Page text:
What the Trump Indictment tells us about the State of American Democracy

14 juin 2023

As anyone with a smartphone knows, the Justice Department indicted former President Donald J. Trump yesterday.  While the US Government has yet to release information about the indictment, Trump’s lawyers have told media outlets that he will be tried for his mishandling of national security documents and for his subsequent obstruction of attempts by the National Archives and the FBI to repossess those files.  The move makes Trump the first former US president to be formally charged with a federal crime.

The indictment comes at a perilous time for American democracy.  Trump himself apparently considers the charges a sign that the American democratic experiment is failing, as his post-indictment communication on social media suggests.  The Justice Department move, he said, is part of a “Continuing attack on our once free and fair elections.  The USA is now a Third World nation, a nation in decline.”  More neutral observers worry that democratic norms are under pressure in the post-Trump era and that the trend lines are not promising for American democracy.  Freedom House, which ranks democracy around the world, still rates the United States as “free,” but the “city on a hill” now falls behind many other countries, including almost all of the European Union, in rankings of global freedom.  Freedom House notes that “in recent years its democratic institutions have suffered erosion, as reflected in rising political polarization and extremism, partisan pressure on the electoral process, bias and dysfunction in the criminal justice system, harmful policies on immigration and asylum seekers, and growing disparities in wealth, economic opportunity, and political influence.”

Just what does the Trump indictment tell us about the state of American democracy?  Do the charges, as Trump suggests, represent a hijacking of American democracy by the “Thugs and Radical Left Monsters” who maliciously indicted the 45th president and presumptive candidate of the republican party in the 2024 elections?  Alternatively, do the charges demonstrate a remarkable resiliency in America’s institutions, even during a period of political stress?  The indictment is a mirror to American democracy.  What do we see?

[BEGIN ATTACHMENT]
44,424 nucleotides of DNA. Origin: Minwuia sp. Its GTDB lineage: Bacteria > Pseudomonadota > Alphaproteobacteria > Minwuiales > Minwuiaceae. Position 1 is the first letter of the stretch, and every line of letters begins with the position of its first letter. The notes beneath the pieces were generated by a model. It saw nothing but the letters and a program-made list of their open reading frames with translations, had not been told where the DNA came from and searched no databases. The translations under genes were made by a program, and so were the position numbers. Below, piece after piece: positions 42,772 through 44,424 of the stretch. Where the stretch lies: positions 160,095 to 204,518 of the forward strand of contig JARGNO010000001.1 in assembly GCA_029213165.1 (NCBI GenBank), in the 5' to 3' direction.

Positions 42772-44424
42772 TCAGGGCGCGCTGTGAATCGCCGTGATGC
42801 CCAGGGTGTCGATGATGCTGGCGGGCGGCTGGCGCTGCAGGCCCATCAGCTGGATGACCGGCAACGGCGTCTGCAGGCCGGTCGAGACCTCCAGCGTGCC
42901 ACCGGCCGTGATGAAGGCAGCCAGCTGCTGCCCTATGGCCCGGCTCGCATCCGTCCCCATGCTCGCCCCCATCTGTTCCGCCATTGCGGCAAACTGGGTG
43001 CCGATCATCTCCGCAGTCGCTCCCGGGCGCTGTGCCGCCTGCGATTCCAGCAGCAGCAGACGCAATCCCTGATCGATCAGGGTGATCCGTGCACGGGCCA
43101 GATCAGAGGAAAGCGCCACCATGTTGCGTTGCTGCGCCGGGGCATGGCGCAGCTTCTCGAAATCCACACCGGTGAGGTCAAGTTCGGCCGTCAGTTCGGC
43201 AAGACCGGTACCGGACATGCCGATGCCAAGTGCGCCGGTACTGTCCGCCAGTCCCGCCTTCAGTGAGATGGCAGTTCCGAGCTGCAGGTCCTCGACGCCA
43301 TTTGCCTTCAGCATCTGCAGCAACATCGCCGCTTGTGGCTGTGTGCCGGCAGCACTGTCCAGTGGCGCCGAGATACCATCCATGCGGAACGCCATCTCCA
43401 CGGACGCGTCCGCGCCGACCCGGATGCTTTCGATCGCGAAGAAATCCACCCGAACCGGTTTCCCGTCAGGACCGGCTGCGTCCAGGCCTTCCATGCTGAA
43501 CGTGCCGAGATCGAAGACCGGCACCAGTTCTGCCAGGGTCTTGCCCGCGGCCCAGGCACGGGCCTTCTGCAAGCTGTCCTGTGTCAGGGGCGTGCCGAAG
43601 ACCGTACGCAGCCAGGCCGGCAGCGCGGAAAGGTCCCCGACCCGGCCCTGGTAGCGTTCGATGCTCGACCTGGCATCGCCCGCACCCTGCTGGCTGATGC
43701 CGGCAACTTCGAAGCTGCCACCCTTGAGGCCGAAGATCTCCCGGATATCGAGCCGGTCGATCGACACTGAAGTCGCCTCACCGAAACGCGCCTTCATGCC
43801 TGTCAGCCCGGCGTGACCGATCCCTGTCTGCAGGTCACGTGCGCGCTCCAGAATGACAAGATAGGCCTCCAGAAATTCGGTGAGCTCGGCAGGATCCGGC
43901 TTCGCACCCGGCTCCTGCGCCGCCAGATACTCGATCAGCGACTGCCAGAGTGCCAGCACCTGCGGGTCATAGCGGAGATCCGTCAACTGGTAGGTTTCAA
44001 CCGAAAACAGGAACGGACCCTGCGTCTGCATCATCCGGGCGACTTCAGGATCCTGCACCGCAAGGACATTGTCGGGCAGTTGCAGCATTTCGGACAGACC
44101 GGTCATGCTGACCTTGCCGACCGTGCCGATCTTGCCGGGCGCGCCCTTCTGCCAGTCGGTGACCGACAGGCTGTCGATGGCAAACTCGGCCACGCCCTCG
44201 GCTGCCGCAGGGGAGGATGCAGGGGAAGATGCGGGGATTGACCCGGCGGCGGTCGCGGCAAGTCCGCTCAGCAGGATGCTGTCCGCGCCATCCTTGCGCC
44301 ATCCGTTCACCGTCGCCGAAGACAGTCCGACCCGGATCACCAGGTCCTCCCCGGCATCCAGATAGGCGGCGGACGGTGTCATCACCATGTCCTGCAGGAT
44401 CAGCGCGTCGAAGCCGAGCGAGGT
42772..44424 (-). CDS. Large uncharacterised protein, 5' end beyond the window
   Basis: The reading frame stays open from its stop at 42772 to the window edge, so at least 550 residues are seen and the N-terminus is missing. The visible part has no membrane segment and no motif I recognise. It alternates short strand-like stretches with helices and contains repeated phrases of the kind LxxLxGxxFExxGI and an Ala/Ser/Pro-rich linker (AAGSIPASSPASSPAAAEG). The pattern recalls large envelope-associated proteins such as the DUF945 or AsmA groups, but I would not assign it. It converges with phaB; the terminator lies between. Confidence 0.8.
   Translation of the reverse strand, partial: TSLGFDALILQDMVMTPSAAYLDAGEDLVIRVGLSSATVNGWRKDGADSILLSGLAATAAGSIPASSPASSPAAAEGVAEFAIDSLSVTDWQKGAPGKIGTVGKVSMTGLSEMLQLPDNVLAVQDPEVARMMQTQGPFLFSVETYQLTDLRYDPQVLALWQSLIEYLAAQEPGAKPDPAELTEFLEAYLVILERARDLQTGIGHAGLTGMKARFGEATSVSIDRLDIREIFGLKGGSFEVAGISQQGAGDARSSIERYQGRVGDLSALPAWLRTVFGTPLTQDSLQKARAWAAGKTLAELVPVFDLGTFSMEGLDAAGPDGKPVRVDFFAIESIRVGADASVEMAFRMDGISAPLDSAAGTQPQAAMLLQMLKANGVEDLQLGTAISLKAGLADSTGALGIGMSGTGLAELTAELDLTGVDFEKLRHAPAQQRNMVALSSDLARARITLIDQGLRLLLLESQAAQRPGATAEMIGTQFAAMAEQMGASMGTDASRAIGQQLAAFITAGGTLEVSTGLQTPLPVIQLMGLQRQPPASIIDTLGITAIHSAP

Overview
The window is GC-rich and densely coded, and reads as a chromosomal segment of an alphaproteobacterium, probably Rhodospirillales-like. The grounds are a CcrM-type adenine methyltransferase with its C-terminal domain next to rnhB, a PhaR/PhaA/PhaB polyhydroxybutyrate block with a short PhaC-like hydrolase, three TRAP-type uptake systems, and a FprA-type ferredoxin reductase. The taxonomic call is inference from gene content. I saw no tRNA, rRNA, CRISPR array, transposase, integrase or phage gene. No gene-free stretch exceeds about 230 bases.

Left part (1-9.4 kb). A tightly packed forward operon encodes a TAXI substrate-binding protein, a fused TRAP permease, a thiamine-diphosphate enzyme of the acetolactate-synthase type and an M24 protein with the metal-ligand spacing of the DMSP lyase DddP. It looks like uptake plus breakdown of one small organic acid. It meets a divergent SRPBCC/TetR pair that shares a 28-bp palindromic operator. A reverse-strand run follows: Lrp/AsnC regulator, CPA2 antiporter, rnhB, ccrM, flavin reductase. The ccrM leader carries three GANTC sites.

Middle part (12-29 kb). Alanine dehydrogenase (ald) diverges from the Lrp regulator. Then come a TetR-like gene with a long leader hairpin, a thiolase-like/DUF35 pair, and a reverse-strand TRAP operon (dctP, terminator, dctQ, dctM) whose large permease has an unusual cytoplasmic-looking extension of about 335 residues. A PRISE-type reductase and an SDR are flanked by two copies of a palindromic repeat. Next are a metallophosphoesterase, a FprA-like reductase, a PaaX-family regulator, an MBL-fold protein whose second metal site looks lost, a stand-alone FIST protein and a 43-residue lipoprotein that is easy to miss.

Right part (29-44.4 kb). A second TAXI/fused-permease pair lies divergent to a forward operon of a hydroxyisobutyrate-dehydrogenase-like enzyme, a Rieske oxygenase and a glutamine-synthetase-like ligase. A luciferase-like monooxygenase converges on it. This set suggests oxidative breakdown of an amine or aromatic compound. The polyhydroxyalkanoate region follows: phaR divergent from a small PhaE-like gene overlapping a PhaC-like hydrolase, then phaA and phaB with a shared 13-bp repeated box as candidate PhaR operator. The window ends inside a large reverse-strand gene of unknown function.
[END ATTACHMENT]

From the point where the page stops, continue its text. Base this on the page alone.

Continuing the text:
Rule of law still prevails.  In many parts of the world, of course, rulers are never called into account for their misdeeds.  Here, a former president, until January 2021 arguably the most powerful man in the world, will answer for his alleged failure to respect laws concerning national security information.  President Trump has and will seek to portray the action as a “witch-hunt,” a politically motivated prosecution designed by the Biden Administration to eliminate a formidable political rival.  He will point to the fact that Biden himself was found to have improperly kept classified documents.  But the facts suggest that the judicial system is working as it should, no matter how challenging the political environment.  The Biden Administration has scrupulously avoided engagement in this case, going so far as to appoint a special prosecutor to conduct the investigation.  It is Trump’s apparently willful disregard for the law and deliberate obstruction of legal attempts to retrieve national security information, as opposed to a simple carelessness as in the case of Biden (or former Vice President Pence, or former Secretary of State Clinton), that is the basis for the prosecution.  The Justice Department appears to be treating Trump no better, and no worse, than other, non-presidential American citizens who have been charged with similar crimes.